Hey all, lots of updates in this release:
First, the big features:
Differentiable and Float16 support is live in Swift Numerics. These are protected behind swift version checks, so you'll only see them when you're building with a Swift 5.3 or later toolchain (because earlier toolchains don't have the necessary support). For Float16, you need to also be targeting a platform with support in the standard library (i.e. not macOS). For Differentiable, you need to be using a toolchain that was built with differentiable programming support enabled.
Approximate equality comparisons have been added for types conforming to Numeric when the associatedtype Magnitude conforms to FloatingPoint. This includes all of the Real types, but also includes Complex, and can be extended to lots of other useful types as well. The most basic use is:
which performs a comparison with default relative tolerance. You can manually specify an absolute or relative tolerance (or both), as well as a norm to use via overloads and optional arguments. Consult the doc comments for more information now, but I plan to write a more in-depth README for the feature in the coming weeks.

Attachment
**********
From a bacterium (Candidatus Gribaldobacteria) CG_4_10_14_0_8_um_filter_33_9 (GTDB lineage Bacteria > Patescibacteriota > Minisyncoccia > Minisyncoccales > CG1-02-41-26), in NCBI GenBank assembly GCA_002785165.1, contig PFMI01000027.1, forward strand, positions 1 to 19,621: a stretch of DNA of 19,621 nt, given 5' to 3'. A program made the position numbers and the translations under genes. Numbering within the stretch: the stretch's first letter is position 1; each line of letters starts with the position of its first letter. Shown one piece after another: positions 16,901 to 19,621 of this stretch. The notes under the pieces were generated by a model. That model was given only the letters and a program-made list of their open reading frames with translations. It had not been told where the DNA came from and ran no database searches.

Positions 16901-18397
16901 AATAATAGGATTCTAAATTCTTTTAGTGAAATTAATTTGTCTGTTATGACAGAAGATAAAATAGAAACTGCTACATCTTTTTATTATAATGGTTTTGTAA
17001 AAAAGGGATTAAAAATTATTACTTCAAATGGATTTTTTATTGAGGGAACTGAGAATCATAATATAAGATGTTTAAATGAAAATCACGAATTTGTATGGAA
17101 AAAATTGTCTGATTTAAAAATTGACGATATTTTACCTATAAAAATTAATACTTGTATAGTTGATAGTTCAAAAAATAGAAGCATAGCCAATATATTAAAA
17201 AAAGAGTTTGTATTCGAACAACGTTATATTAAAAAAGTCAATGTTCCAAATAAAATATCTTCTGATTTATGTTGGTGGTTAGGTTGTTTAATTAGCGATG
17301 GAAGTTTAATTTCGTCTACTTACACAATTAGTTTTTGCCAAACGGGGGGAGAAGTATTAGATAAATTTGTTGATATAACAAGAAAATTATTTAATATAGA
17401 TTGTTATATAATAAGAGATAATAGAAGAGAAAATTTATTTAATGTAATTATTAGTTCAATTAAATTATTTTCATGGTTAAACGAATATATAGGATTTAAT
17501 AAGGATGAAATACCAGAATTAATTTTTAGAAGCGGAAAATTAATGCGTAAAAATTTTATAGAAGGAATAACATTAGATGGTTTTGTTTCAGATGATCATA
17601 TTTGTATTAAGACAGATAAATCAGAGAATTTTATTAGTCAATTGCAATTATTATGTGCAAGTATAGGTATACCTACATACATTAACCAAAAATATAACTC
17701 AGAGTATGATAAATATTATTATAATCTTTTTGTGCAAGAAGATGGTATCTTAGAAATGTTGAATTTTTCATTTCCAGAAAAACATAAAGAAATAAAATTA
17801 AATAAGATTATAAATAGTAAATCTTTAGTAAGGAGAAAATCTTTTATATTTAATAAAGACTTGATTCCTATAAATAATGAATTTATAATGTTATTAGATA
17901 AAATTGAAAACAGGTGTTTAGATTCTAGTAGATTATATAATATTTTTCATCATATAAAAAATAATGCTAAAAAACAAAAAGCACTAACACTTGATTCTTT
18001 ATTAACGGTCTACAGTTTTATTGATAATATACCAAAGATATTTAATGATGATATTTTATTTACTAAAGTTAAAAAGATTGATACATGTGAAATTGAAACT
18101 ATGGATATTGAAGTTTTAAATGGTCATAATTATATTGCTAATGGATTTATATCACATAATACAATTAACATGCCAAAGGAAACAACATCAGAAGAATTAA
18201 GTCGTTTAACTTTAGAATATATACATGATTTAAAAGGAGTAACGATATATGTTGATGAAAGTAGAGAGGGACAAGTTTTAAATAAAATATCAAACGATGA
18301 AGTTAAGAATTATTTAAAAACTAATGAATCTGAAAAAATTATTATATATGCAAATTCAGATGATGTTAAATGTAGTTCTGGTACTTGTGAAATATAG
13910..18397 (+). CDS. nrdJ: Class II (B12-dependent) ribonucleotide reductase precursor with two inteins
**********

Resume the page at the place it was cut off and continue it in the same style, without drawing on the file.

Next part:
Two implementation details have also been added on
Real , which are useful for building out other parts of the library:
cosMinusOne(_ x: Self) -> Self
This is "just
expMinusOne(_:Self), but for cosine". It's a somewhat niche feature (and trivially implementable via the half-angle formula), but it turns out to be useful when building out ElementaryFunctions support for Complex types, so it seems to make good sense to make more broadly available.
_mulAdd(_ a: Self, _ b: Self, _ c: Self) -> Self
This is intended to use either an FMA or separate multiply and add to evaluate
a*b + cas efficiently as possible. This is a much more niche implementation detail, and the name is subject to change (hence the underscore), but it's useful enough to expose for anyone who wants to use it.
Speaking of ElementaryFunctions support for Complex types, that's something that's in progress now (#146). I'll be working through it over the next few weeks, and would love to have contributions. If you'd like to contribute, be sure to read the implementation goals. Simply borrowing from C or C++ implementations will probably not be sufficient for the goals we have and semantics defined for Complex, but you can use them as a starting point if you're willing to iterate with me a bit.